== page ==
In October, founder Sara Blakely told Fortune her ultimate dream is to create the world's most comfortable high heel. The hosiery company's interim CEO Gregg Ribatt happens to be a shoe industry expert.
By Colleen Leahey, reporter
FORTUNE — Smoothing tums and bums since its founding in 2000, shapewear retailer Spanx has solved countless women’s maddening fashion problems. Its core products help the lumpiest of stomachs fit smoothly beneath form-fitting ensembles — and that simple but successful mission roots the company’s expanding array of products. The company’s four lines (Spanx, Star Power, Red Hot Label, and Assets) feature staples like toeless pantyhose — as well as newer offerings such as menswear, dresses, denim leggings, and even hair ties. What’s next for the famed brand? Maybe, just maybe, shoes.
On Monday, Spanx founder Sara Blakely announced that CEO Laurie Ann Goldman, who’s been with the company since 2002, is stepping down. Goldman joined Spanx when there were just five employees, and her previous 10-year run at Coca-Cola taught her brand-building basics, which she used to grow Spanx into a multi-hundred-million-dollar hosiery empire. Her unexpected departure raises questions about an eventual IPO or differing strategies between her, Blakely, and the board.
Most interesting is the appointment of interim CEO Gregg Ribatt, whose expertise lies in footwear. His resume lists stints as EVP and COO at Bennett Footwear, CEO and president at Stuart Weitzman Holdings, and president and CEO of Collective Brands’ Performance & Lifestyle Group, where he oversaw brands such as Sperry Topsider, Saucony, Stride Rite, and Keds.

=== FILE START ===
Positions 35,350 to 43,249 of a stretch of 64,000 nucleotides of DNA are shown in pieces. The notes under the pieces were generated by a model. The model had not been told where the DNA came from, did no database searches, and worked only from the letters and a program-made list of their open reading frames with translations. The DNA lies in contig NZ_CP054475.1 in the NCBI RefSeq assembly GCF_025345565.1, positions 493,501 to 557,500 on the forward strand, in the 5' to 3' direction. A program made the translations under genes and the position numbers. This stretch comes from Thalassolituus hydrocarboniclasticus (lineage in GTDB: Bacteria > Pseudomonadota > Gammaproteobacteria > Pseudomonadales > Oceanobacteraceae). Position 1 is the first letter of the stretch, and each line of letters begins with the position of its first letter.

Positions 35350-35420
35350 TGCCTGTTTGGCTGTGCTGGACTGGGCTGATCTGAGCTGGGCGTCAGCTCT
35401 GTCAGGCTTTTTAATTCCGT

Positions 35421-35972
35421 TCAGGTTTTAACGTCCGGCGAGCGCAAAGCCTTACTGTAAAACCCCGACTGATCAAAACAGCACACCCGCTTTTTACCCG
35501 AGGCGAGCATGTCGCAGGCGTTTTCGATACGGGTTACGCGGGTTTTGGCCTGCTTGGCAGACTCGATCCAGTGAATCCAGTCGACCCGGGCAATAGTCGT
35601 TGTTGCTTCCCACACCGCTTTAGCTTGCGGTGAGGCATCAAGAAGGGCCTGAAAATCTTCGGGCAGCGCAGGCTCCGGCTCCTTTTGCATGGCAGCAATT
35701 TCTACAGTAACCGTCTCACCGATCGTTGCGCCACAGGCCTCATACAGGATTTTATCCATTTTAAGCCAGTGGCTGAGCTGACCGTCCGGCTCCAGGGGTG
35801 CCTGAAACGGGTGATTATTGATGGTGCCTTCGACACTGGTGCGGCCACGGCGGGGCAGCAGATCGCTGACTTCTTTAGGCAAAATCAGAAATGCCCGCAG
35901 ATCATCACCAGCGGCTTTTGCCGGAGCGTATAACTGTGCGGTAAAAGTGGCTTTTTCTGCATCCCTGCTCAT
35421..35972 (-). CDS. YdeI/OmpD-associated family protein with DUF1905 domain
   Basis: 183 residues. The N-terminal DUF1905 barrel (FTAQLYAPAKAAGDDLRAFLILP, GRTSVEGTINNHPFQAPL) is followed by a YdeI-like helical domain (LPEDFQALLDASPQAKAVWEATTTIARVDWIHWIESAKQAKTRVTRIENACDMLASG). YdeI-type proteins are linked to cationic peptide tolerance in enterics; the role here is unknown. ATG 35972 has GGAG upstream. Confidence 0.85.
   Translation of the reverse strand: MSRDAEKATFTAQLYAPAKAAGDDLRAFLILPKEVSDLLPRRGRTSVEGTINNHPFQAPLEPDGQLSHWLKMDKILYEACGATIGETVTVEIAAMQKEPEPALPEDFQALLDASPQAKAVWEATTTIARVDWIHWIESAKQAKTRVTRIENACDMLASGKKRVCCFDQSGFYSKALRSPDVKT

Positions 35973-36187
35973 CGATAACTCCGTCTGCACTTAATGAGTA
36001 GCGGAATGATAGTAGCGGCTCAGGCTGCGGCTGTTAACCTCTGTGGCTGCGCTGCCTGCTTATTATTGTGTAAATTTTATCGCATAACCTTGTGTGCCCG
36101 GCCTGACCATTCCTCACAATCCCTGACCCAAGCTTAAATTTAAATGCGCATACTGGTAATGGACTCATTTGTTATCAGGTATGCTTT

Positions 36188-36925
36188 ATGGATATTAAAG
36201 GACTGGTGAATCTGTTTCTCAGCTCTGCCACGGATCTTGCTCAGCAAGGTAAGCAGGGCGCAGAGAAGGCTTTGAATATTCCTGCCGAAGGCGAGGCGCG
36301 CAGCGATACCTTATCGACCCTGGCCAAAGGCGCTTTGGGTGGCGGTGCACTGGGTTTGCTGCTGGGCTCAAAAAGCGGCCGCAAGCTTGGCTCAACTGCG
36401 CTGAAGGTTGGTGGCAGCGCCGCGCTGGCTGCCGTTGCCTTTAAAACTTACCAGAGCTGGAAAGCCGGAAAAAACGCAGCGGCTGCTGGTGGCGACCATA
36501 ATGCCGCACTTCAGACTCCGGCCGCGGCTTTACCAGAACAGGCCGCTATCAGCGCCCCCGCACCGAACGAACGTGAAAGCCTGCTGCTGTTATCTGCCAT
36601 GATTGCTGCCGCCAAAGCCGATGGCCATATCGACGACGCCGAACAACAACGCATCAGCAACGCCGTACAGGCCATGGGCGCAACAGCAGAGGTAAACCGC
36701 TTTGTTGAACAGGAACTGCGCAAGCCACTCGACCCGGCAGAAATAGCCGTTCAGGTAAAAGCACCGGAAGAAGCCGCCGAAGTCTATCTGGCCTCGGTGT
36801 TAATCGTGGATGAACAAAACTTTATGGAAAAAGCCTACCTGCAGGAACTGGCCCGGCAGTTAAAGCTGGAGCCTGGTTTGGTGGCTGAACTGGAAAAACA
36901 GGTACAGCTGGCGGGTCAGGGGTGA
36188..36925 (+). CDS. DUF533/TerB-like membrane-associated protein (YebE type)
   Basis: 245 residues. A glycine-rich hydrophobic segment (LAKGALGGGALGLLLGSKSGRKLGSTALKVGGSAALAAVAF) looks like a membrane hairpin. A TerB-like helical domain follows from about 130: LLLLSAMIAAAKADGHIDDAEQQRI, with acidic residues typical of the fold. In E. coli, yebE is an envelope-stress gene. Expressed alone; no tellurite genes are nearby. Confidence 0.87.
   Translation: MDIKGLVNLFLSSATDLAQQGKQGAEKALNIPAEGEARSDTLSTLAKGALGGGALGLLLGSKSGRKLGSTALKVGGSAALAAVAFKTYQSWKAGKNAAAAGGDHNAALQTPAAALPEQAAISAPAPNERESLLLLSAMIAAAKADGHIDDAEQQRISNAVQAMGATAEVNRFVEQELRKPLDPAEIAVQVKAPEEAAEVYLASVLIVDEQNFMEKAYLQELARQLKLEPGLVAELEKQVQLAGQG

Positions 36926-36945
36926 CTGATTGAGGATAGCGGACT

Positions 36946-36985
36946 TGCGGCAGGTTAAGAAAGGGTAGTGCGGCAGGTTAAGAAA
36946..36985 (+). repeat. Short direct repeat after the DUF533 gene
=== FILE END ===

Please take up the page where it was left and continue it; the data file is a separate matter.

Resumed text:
In October, Blakely told Fortune her ultimate goal is to invent a “comfortable high heel, and then retire.” Blakely’s inventions are comfortable for Spanx customers on either physical or emotional levels. (Let’s be honest, not all of those slimming undergarments feel amazing after a few hours — but they sure do boost confidence.) Continuing down that path, no matter the product type, isn’t so far-fetched for Blakely. “I was inspired to move into all categories of fashion eventually because there was so much opportunity to make things more comfortable, fit better, feel better,” she said of starting Spanx. “I know [inventing a comfortable high heel] can be done. I always say we put a man on the moon, I know we can do this. So that is in the horizon. I’m very determined.”
Ribatt knows how to build, scale, clean up, and sell brands; in 2012, Wolverine Worldwide acquired PLG for $1.24 billion.
Women’s Wear Daily
reported Tuesday that Ribatt will remain in Boston, rather than move to Spanx’s Atlanta headquarters, and he’ll help the board find a new CEO. Whether that new chief will have footwear experience to help Blakely’s ultimate dream come true is TBD. (The company says Ribatt’s experience is merely a coincidence, and he has advised Spanx for some time.) But I think I speak for all women — everywhere, ever — when I say that if Blakely can do for heels what she did for tights, we will all be eternally grateful.
Hear more from Blakely about starting Spanx, her relationship with former CEO Laurie Ann Goldman, and what’s next for the company: